Rugby union stakeholders in South Africa have agreed on a plan to slash up to R1.2bn (€60.1m/$64.8m) from the sport’s budget by the end of the year, as SA Rugby said it is working on efforts to return the reigning world champions to the pitch.
The Rugby Industry Financial Impact Plan has been drawn up by bodies representing SA Rugby, players’ organisation MyPlayers, Sport Employees Unite union, and the South African Rugby Employers’ Organisation (SAREO) which represents the provincial unions.
SA Rugby said the plan will be achieved by reduced expenditure following the cancellation of competitions (49.7 per cent of savings), cuts in other operational budgets (37.3 per cent) and in salary reductions (13 per cent).
The salary cuts amount to 25 per cent of total remuneration across the industry, including all employees, players and officials. Persons earning below R20,000 per month have been exempted from any cuts, while higher earners have agreed to cuts on a sliding scale of up to 43 per cent.
SA Rugby has followed fellow Sanzaar member unions New Zealand Rugby and Rugby Australia in cutting their cloth amid Covid-19. Jurie Roux, SA Rugby chief executive, said: “The group identified our collective areas of financial risk and what savings had to be made and then identified a plan to mitigate those risks.
“It has meant salary cuts for many, but we have put together a plan that will ensure the industry will be positioned and resourced to get straight back to action just as soon as we are permitted.”
On Friday, World Rugby announced the postponement of international matches planned for July on the advice of government and health agencies. South Africa has yet to play in front of its own fans after winning the World Cup in November, and had been due to host Scotland in two Tests in July, followed by a match against Georgia.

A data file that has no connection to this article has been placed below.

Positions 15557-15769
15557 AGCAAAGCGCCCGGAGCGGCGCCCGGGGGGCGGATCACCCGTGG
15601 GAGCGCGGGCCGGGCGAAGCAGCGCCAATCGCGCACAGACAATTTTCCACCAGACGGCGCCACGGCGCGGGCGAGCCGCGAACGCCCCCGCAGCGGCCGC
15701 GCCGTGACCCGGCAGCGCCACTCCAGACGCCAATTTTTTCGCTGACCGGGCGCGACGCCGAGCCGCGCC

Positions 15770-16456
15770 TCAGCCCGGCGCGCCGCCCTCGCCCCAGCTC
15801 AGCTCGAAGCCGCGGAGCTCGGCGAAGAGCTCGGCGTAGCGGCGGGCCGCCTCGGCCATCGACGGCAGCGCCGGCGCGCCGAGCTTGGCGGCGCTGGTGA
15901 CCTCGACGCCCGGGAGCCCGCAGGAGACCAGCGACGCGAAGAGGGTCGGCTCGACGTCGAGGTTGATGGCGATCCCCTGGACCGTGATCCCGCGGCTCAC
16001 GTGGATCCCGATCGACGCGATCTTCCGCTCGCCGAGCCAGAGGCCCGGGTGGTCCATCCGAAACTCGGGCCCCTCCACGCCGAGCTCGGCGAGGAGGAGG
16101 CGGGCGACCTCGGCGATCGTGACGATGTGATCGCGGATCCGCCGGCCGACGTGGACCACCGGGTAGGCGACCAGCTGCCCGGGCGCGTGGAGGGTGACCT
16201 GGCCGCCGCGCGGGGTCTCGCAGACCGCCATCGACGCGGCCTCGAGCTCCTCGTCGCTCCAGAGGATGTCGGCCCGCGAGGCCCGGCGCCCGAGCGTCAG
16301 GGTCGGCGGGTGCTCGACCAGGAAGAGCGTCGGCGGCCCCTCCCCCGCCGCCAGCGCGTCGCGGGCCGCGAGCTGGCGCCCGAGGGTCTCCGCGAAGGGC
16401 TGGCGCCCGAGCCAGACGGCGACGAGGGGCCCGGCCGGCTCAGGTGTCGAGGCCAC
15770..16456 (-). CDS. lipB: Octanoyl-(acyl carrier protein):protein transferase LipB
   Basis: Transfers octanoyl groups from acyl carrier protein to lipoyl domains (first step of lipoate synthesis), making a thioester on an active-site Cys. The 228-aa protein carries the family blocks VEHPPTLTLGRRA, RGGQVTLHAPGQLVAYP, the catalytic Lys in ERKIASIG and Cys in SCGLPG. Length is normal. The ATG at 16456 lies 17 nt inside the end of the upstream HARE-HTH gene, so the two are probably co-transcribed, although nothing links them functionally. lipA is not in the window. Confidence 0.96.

South African rugby stakeholders are currently believed to be weighing up a six-team domestic tournament that would see the country’s four Super Rugby franchises – Bulls, Lions, Sharks and Stormers – face off against Pro14 teams the Cheetahs and Southern Kings.
Commenting on efforts to return to action, Roux said: “From the moment we went into lockdown we have been preparing and workshopping internal guidelines and protocols for return to play and return to work. Those are complete and are ready to be actioned as soon as we get government’s go-ahead.
“We have presented our case to the Minister of Sports, Arts and Culture and believe we have a strong case. We do not run hospitals or build ventilators and we are not an industry that is critical to the South African economy; but we do believe that we add huge value to national life in other ways.
“The sight of the Springboks running out for the first time since winning the Rugby World Cup would be a powerful milestone on the nation’s journey to the other side of this crisis as well as being a boost for national morale. While the return to play of our provincial teams – even if it is behind closed doors – would similarly be hugely beneficial to a nation in lockdown.
“We understand that there are bigger agendas at play but believe the risk of transmission could be well managed by our protocols. We trust the minister and government will view our case seriously.”
The Industry Savings Plan came into effect on May 1 and is initially scheduled to run until the end of December.